And now more artists will get the opportunity to showcase their art in the city through Chicago’s first public art plan, which aims to showcase and generate more artwork in public spaces.

Mayor Rahm Emanuel on Friday announced the plan  – a collaboration between the city’s Department of Cultural Affairs and Special Events, Department of Transportation, the Chicago Park District, Chicago Public Libraries and the Chicago Transit Authority among others.

“It’s the 50 year anniversary of the Wall of Respect and the Picasso sculpture. Those are reflection points for us in charting the history of Chicago and writing a new history,” the mayor said.

“We want to bring the city’s artists together to re-envision our spaces because they are places where we can bring people of different backgrounds together and create a common foundation.”

Teacher #GiannaRodriguez helps kids across #Baltimore transform themselves through #art

Image: Bruce Weller.

Image: Bruce Weller.

After school in a Baltimore art space, a dozen kids lean over canvases, their hands busy. One draws the word rookie in graffiti script, the o's doubling as eyes on a cartoon face. Another puts the finishing touches on a pair of tattooed, praying hands.

These students, many of whom have spent time in juvenile detention or jail, are exploring their talents and earning extra money through Baltimore Youth Arts (BYA), a nonprofit founded by 32-year-old artist-educator Gianna Rodriguez.

At BYA's Community Studio, Gianna and other instructors offer classes on fine arts, creative writing, DJing and life and career skills, such as registering for an ID and drafting a résumé. The kids, who act as apprentices, are paid $10 for every hour they attend class or work in the studio. During the summer they sell paintings and screen-printed clothing in local galleries and on BYA's website. They keep 70% to 90% of their profits, and the rest goes toward supplies.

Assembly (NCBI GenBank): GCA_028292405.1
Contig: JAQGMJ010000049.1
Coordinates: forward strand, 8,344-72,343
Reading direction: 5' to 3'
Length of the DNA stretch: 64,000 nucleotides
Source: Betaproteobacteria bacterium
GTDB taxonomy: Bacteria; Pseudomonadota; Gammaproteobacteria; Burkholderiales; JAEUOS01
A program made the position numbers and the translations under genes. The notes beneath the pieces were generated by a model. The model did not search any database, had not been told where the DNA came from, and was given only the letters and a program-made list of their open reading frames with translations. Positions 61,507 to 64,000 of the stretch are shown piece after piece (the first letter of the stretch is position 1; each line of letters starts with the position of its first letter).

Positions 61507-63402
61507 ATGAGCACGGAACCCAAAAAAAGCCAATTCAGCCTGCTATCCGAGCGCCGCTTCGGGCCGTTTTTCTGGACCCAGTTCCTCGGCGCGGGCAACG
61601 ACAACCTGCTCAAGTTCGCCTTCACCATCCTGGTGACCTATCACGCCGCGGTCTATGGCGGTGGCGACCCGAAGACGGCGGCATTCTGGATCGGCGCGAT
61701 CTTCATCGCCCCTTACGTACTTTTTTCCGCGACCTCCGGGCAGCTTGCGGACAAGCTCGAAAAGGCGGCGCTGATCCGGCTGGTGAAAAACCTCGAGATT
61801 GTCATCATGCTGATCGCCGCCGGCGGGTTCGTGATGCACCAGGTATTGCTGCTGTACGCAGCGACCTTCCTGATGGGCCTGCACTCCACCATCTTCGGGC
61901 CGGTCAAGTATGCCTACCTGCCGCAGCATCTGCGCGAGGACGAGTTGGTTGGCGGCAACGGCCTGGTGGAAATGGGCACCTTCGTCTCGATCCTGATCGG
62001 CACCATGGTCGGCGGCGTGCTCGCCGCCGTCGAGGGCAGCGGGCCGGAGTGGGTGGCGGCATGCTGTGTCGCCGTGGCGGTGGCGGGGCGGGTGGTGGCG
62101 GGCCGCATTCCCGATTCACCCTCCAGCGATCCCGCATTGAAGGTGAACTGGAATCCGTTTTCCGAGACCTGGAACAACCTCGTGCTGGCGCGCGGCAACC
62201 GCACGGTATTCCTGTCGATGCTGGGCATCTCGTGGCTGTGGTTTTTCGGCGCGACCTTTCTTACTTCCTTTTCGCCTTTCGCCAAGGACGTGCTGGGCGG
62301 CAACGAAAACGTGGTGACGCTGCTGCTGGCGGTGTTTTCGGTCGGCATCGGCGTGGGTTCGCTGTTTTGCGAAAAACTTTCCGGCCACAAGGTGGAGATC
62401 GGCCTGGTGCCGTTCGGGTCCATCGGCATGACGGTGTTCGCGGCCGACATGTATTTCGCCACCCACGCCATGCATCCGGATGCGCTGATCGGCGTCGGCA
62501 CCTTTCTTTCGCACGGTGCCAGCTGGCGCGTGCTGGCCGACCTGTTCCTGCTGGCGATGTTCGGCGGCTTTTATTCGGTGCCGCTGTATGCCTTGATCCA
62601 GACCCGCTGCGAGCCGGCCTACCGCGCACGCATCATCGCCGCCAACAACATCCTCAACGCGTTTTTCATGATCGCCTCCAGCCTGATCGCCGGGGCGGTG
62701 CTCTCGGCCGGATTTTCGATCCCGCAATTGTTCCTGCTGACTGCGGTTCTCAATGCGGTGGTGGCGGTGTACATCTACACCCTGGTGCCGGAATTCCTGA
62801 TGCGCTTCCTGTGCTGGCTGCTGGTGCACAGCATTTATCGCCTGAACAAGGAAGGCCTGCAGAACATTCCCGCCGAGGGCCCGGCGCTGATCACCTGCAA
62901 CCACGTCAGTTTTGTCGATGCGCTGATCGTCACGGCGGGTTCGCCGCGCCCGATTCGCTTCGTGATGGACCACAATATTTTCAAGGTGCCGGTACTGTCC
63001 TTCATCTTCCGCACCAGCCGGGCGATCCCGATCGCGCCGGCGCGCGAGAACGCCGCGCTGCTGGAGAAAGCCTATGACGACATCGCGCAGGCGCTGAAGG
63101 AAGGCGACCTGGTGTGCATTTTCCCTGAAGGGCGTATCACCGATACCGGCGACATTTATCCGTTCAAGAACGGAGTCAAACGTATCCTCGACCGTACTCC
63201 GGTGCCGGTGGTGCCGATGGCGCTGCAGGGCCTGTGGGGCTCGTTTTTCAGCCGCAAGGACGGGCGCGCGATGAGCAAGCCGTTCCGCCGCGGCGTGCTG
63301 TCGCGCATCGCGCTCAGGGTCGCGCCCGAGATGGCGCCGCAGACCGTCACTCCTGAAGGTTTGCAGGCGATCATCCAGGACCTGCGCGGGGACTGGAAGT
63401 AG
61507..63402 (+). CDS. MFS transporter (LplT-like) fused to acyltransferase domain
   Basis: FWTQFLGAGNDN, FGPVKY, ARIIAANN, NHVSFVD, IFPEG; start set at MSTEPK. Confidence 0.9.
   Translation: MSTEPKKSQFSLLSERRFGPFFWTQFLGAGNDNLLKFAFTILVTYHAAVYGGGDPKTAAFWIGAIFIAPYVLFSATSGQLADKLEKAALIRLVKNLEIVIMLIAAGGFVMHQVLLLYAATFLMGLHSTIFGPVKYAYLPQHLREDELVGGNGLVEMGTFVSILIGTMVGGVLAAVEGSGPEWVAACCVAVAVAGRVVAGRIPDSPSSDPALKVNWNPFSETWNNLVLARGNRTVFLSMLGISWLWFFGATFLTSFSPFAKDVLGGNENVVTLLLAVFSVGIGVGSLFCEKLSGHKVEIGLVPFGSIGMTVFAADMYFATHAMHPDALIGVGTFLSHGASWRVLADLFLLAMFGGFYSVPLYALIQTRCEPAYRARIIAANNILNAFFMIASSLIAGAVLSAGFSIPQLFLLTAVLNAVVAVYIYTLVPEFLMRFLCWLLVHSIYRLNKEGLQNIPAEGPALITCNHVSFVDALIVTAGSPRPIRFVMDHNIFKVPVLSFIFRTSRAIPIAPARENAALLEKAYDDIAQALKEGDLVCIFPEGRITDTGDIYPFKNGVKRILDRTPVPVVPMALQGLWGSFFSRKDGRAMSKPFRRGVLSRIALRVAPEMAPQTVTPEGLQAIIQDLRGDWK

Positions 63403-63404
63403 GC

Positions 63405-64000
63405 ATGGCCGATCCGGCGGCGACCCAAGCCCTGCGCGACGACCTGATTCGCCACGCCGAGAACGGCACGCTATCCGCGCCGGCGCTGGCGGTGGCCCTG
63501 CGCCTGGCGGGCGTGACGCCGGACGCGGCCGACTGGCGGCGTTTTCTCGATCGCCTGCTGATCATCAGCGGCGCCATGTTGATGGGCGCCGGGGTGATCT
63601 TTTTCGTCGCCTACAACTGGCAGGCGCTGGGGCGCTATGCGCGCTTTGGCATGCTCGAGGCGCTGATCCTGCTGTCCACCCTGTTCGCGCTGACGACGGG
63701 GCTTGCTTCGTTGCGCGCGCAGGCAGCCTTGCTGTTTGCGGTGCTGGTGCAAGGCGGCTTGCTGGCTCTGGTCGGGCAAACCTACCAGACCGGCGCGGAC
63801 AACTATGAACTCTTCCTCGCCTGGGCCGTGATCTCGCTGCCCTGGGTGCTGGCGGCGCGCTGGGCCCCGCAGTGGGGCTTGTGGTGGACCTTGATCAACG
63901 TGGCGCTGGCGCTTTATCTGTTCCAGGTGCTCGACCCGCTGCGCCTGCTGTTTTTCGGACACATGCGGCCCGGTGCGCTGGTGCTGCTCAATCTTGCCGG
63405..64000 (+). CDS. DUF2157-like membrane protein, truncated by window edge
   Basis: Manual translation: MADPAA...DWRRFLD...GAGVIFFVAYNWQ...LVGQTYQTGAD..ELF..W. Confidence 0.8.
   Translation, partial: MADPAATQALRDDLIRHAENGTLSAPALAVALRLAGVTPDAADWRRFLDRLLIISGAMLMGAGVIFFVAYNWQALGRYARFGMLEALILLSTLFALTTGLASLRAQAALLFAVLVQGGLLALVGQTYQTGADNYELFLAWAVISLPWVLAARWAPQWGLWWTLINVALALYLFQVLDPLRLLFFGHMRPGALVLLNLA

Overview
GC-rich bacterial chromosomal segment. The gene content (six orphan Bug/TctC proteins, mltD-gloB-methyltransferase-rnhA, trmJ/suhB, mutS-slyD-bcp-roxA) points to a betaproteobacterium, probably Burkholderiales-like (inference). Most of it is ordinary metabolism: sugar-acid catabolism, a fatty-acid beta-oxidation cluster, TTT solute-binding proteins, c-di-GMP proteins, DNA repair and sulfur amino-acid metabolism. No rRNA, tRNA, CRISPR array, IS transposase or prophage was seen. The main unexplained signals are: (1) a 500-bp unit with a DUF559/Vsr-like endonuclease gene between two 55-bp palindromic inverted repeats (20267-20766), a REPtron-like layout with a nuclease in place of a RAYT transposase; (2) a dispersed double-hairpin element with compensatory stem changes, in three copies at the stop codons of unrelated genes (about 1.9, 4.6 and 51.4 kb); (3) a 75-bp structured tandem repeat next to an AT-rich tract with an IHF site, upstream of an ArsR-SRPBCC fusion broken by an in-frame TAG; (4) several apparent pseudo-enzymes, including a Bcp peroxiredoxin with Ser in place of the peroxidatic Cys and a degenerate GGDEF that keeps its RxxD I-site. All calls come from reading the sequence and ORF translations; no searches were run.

"Kids sometimes resort to illegal activities when they need money," says Gianna. "We want to create opportunities so they can step back from that."

Gianna grew up as an artist and dancer, but also had brushes with a tougher crowd. "People close to me went to prison and some struggled with substance abuse," she says. "But my mother taught me to see the best in others."

For more than six years, Gianna taught art to at-risk and incarcerated young people in her hometown of Providence, RI. Then, after earning her master's degree in arts education in 2015, she moved to Baltimore and established BYA. Today, the organization reaches about forty 7- to 22-year-olds per week in detention and recreation centers, in addition to the studio. All told, BYA has worked with more than 250 kids in the past two years. Private foundations help pay for supplies and instructors, and Gianna earns a full-time salary through a fellowship.

Many of Gianna's students tell her that before joining the organization they'd never had an interest in art, been exposed to painting or drawing, or had help with life skills.

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#DumpsterArt: Artists beautify city

Image: LaShaunda Jordan. Charlie's Angels work on dumpster to beautify the city.

Image: LaShaunda Jordan. Charlie's Angels work on dumpster to beautify the city.

VALDOSTA — The second annual dumpster art project was held Saturday in the City Hall Annex parking lot. 

The project was made possible through a collaborative effort between the City of Valdosta, Valdosta Main Street, the Annette Howell Turner Center for the Arts and the Public Arts Advisory Committee.

Artist and artist teams transformed four downtown dumpsters into public pieces of art.

The team painting Dumpster No. 1 were employees from Barnes Healthcare Services; “Charlie’s Angels,” was named after Charlie Barnes III, owner of Barnes Healthcare Services. The team was led by Karen Lewis, a fine arts graduate of Valdosta State University.

“It’s a visual of our history. A visual of what makes Valdosta. Most people know Valdosta as being Winnersville football town and that tradition is what most people associate it with. We wanted to bring something to life that celebrated everything, you can really look at this and tell what Valdosta is all about,” Lewis said.